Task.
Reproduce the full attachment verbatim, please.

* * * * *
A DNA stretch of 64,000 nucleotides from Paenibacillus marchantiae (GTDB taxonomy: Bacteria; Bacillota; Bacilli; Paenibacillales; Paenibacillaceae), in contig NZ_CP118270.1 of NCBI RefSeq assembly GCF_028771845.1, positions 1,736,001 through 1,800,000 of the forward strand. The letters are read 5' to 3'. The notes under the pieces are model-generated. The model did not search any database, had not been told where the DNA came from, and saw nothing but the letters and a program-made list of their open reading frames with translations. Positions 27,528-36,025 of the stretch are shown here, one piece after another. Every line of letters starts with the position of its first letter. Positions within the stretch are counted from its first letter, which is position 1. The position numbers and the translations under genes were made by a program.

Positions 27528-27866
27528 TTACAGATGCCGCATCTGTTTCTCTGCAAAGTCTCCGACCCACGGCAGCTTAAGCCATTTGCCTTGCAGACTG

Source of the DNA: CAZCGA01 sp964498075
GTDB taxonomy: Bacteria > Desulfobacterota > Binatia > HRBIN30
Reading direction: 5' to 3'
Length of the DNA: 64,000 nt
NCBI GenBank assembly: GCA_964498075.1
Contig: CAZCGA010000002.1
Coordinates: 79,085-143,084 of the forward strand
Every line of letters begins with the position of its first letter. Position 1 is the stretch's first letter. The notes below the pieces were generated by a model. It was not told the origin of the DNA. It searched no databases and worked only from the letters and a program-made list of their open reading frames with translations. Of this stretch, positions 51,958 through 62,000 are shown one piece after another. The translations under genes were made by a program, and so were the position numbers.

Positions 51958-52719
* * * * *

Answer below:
A DNA stretch of 64,000 nucleotides from Paenibacillus marchantiae (GTDB taxonomy: Bacteria; Bacillota; Bacilli; Paenibacillales; Paenibacillaceae), in contig NZ_CP118270.1 of NCBI RefSeq assembly GCF_028771845.1, positions 1,736,001 through 1,800,000 of the forward strand. The letters are read 5' to 3'. The notes under the pieces are model-generated. The model did not search any database, had not been told where the DNA came from, and saw nothing but the letters and a program-made list of their open reading frames with translations. Positions 27,528-36,025 of the stretch are shown here, one piece after another. Every line of letters starts with the position of its first letter. Positions within the stretch are counted from its first letter, which is position 1. The position numbers and the translations under genes were made by a program.

Positions 27528-27866
27528 TTACAGATGCCGCATCTGTTTCTCTGCAAAGTCTCCGACCCACGGCAGCTTAAGCCATTTGCCTTGCAGACTG

Source of the DNA: CAZCGA01 sp964498075
GTDB taxonomy: Bacteria > Desulfobacterota > Binatia > HRBIN30
Reading direction: 5' to 3'
Length of the DNA: 64,000 nt
NCBI GenBank assembly: GCA_964498075.1
Contig: CAZCGA010000002.1
Coordinates: 79,085-143,084 of the forward strand
Every line of letters begins with the position of its first letter. Position 1 is the stretch's first letter. The notes below the pieces were generated by a model. It was not told the origin of the DNA. It searched no databases and worked only from the letters and a program-made list of their open reading frames with translations. Of this stretch, positions 51,958 through 62,000 are shown one piece after another. The translations under genes were made by a program, and so were the position numbers.

Positions 51958-52719